5th September 2016
The source of violence and conflict in Nigeria
Archbishop Ignatius Ayau Kaigama of Jos, Nigeria has said that the source of violence and conflicts in Nigeria is rooted in the lack of correctly applying religious values of love and care to fellow citizens even though the nation is a very religious nation.
He attributed the various agitations in the country such as attacks by herdsmen in farm lands, gruesome murder of preachers, violent invasion of places of worship by fanatics in the likes of Boko Haram, Niger Delta Avengers, promoters of the Biafra cause, herdsmen militants, etc. to a perceived lack of fairness and equity.
The Archbishop said this during the 14th General Assembly of the Catholic Archdiocese of Jos, Nigeria held from August 29 to September 2, 2016.
He decried “a mentality where everyone is for himself or herself and cares only for those who are friends, family or from the same tribe, region, religion or political party which seems to have developed and overtaken us so much so that we are subordinating the culture of the common good to selfish interests, making the so called “outsiders” matter very little.”
“Our traditional, religious and especially political leaders should discourage this mentality and should not see themselves as a privileged people whose access to the nation’s resources permits them to recklessly dispense of our patrimony under their custody and to be served by their other fellow Nigerians to whom they should be accountable. This is what has triggered the feeling, in certain quarters, of being neglected, abandoned or marginalized which has paved the way for violent crimes and hostility. ”, he stressed.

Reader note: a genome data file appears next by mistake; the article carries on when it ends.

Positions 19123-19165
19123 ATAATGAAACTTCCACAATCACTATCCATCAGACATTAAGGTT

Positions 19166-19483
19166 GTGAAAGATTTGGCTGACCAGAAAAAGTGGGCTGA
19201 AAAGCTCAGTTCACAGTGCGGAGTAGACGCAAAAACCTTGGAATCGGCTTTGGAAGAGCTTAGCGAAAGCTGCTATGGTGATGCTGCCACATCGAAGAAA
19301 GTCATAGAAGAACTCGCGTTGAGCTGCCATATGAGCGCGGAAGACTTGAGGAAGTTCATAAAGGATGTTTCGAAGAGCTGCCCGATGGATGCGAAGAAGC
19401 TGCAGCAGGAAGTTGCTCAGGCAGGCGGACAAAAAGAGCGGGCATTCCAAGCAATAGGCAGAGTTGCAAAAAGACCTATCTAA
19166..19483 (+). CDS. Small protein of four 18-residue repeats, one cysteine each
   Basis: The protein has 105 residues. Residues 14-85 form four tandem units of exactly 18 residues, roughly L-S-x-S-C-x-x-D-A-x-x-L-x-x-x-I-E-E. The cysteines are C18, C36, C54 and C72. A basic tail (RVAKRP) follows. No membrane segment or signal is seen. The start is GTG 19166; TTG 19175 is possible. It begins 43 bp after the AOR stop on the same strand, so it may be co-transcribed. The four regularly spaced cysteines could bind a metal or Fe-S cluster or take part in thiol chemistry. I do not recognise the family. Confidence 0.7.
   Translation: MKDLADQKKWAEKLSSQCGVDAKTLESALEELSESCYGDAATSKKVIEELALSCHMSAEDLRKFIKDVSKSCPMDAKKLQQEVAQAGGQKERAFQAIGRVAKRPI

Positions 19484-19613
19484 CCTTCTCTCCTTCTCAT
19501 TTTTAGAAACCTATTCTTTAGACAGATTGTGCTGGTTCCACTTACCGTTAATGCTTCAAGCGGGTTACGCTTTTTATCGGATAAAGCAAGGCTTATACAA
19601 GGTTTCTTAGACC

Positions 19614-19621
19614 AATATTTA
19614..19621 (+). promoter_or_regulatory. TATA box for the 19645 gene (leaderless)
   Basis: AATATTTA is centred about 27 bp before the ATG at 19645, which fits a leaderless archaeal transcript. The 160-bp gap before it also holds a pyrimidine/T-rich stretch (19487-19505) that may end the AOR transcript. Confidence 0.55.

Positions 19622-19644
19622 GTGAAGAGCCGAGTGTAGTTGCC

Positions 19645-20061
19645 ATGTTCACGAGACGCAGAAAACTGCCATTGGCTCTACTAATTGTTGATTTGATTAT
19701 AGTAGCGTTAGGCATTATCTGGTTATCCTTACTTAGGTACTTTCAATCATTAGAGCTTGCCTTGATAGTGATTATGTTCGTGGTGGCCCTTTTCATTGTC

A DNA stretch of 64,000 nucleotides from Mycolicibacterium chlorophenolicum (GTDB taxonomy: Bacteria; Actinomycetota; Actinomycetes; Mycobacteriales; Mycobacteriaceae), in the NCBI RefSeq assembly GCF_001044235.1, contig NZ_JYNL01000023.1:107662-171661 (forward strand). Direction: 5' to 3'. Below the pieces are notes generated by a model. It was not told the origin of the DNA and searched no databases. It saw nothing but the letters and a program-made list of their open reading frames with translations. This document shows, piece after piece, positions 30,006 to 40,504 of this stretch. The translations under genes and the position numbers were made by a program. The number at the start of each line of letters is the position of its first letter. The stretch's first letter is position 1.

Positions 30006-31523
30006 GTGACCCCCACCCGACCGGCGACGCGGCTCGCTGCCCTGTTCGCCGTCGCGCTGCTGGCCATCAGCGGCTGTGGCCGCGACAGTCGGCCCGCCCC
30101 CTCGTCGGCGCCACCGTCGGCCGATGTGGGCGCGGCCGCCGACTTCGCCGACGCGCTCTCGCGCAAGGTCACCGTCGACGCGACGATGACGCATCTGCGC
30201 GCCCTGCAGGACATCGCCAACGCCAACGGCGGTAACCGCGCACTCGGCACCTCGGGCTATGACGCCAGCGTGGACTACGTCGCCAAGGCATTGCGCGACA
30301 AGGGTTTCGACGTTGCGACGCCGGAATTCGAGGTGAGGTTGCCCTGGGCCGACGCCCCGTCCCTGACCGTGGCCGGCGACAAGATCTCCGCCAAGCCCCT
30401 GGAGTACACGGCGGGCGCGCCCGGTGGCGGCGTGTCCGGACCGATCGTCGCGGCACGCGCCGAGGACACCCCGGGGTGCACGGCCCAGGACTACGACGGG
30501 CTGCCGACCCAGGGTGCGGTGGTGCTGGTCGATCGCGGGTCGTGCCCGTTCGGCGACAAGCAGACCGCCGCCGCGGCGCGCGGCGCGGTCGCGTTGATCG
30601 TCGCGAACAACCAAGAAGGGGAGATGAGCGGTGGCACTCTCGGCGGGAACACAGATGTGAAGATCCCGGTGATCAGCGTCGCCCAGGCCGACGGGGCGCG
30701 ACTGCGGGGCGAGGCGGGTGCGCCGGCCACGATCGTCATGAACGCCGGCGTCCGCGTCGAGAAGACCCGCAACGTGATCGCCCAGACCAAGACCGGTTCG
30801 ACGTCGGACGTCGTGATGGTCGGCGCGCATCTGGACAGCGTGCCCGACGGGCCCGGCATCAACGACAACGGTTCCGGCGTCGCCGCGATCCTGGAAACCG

The Prelate called on all Catholics to go on quietly working for and with the poor, as they feed the hungry, clothe the naked, visit the prisoners, the sick, etc as the corporal works of mercy enjoin us. Every parish is enjoined to set aside some amounts every week to empower the St. Vincent de Paul Society or the Parish Justice Development and Peace Commission to reach out to the poor not necessarily in very big economic terms but in simple but loving ways.
Aid to the Church in Need (Malta)